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Will County DUI Defense LawyerIn Illinois and most other states, the legal blood alcohol concentration (BAC) limit for drivers is 0.08. Though it is possible to be charged with a DUI with a lower BAC if there is other evidence of intoxication, it becomes more difficult to fight a charge when chemical test results show a BAC of 0.08 or above. However, you may be wondering what happens if you are charged with DUI and your BAC registered at much higher than 0.08.

According to the National Highway Traffic Safety Administration (NHTSA), a driver’s abilities can become significantly more impaired as their BAC increases. At a BAC of 0.15, a driver can experience vomiting and major loss of muscle control and balance, which can make a serious accident much more likely. Illinois aims to curb highly-intoxicated driving behavior by enforcing stricter penalties for drivers who are convicted of DUI with a BAC of at least twice the legal limit, or 0.16.

Increased Penalties for Excessive BAC

In many Illinois DUI cases, the court has some discretion in the sentencing of an offender, allowing a judge to enforce fines, imprisonment, and other consequences according to the specific circumstances. However, when chemical test results indicate a BAC of at least 0.16, mandatory minimum sentencing requirements apply. The specific consequences depend on how many prior DUI convictions the offender has. For example:

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DuPage County DUI LawyerYou may be aware that if you are convicted of driving under the influence (DUI) in Illinois, your driver’s license will be revoked for at least a year. However, it is also possible to lose your driving privileges for a time even before your criminal case is resolved. Illinois drivers who are arrested and charged with DUI can be issued an automatic statutory summary suspension of their license if they fail or refuse a chemical test designed to detect the presence of alcohol and other controlled substances. If you have been arrested, here are some important things to understand about a statutory summary suspension.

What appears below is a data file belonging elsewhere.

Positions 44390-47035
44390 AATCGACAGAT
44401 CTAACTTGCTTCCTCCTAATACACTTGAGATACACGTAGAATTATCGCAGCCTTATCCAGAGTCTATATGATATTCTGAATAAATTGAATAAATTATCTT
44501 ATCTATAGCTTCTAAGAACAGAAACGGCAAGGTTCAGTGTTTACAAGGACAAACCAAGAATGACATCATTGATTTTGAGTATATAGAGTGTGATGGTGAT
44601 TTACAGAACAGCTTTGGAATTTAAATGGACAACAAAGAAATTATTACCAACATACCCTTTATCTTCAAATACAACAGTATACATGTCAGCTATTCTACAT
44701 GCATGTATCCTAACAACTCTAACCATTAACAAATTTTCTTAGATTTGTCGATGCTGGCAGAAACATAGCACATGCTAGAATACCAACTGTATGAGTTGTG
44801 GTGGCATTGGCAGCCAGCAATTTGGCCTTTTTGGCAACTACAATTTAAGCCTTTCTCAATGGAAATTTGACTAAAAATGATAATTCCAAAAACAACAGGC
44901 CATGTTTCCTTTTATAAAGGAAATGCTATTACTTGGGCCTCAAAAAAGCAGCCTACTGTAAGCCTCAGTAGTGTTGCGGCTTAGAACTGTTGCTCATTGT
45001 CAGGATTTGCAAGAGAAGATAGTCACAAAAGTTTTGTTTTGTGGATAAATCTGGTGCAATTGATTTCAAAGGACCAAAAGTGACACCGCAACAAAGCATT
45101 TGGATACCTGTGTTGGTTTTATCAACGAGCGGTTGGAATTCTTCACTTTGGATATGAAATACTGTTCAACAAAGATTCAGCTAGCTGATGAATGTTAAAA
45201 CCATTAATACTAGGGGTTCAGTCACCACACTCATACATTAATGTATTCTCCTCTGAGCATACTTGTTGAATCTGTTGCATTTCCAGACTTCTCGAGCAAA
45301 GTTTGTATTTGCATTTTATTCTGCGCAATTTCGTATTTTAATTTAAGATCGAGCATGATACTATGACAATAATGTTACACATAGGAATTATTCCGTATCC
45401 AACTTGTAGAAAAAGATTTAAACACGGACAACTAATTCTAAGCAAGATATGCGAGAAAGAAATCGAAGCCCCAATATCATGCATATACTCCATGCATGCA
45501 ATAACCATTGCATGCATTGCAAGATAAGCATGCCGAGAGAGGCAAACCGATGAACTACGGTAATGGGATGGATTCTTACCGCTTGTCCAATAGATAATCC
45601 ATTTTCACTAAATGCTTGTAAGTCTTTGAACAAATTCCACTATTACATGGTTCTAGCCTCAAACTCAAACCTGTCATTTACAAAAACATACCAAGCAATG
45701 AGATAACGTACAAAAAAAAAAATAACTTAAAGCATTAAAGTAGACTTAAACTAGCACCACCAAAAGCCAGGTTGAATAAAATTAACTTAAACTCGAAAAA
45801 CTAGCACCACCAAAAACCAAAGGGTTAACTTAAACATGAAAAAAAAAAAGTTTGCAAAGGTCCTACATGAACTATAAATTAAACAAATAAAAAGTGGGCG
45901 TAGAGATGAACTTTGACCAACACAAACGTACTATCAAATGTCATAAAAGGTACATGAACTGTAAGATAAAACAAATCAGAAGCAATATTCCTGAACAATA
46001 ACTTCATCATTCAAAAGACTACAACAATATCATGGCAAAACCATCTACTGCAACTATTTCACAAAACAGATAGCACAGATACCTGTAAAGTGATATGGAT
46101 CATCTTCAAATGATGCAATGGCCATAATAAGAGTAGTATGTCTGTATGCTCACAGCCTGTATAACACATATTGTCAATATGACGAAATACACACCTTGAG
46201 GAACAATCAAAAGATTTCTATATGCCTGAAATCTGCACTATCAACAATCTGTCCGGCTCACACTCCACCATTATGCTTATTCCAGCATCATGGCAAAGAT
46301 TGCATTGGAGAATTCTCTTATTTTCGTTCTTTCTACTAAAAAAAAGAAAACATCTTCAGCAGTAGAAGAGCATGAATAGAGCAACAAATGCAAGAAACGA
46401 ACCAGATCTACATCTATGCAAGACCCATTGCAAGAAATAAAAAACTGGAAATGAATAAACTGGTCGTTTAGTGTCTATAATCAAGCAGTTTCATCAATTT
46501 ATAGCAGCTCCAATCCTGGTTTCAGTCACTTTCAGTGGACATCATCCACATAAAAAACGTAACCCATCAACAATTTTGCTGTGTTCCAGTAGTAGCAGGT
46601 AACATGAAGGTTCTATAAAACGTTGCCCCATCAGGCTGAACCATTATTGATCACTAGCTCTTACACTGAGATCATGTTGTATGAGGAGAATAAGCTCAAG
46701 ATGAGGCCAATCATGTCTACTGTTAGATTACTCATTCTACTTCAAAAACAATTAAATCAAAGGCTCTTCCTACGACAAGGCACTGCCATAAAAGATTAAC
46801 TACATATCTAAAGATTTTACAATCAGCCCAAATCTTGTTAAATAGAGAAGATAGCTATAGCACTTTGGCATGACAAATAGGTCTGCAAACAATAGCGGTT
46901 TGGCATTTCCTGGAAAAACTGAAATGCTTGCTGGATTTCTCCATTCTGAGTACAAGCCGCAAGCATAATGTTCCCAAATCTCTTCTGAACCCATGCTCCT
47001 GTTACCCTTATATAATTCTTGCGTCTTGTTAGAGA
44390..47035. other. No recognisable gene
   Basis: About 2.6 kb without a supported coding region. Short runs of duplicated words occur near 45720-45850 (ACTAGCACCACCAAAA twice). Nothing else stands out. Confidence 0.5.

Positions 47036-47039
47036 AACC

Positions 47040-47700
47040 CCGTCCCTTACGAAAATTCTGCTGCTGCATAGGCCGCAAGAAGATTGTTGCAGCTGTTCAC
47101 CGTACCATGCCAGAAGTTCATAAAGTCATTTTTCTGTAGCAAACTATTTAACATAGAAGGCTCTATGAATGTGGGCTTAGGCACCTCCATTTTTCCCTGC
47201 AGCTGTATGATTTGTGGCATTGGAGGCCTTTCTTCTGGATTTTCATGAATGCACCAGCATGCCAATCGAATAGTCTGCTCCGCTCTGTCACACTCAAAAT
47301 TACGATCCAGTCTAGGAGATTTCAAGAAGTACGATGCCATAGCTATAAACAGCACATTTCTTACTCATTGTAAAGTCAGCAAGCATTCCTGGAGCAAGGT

Refusing a Test Results in a Longer Suspension Than Failing a Test

Illinois has an implied consent law that requires drivers who are arrested for DUI to submit to a chemical test. If you refuse the test, you face a statutory summary suspension of 12 months for a first offense. On the other hand, if you submit to the test and fail, meaning you are found to have a blood alcohol concentration (BAC) of at least 0.08, a THC concentration of at least 5 nanograms per milliliter of blood, or any amount of illegal drugs in your system, you will face a suspension of only six months for a first offense.

You Have the Right to Challenge a Suspension

Once you have been notified of a pending statutory summary suspension, you have 45 days before the suspension takes effect. However, within 90 days of your notice date, you can request a judicial hearing to contest the suspension. An attorney can represent you at this hearing to help you make the case that the suspension should be dismissed, perhaps because of impropriety in your arrest or the administration of the chemical test.

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IL DUI lawyerA vast amount of people in the United States require their own form of transportation to maintain their livelihood and continue their daily routine. Driving, however, is a privilege and that privilege can get taken away under certain circumstances. Fortunately, this privilege can also be reinstated if you take the right steps. If your driver’s license has been revoked due to an offense involving multiple DUI charges or a fatality, you will need to attend a formal hearing with the Secretary of State (SOS) to reinstate your license.

What to Expect Prior to the Formal Hearing

To have a successful administrative hearing, there are several steps you must take before the hearing takes place. First, a written request must be mailed in, including a $50 filing fee. Any emailed or faxed requests will not be acknowledged. The request must include various personal information, including the petitioner’s full name, current address, and social security number. These requests are accepted 90 days after the most recent hearing. Once the request and fee are received, the hearing will be scheduled.

The petitioner may now take the time to adequately prepare for the hearing. If the petitioner does not feel entirely prepared, it is recommended that you notify the SOS’s office in writing at least five days before to withdraw your request. This will allow you to forgo the required 90 day wait period in between hearings.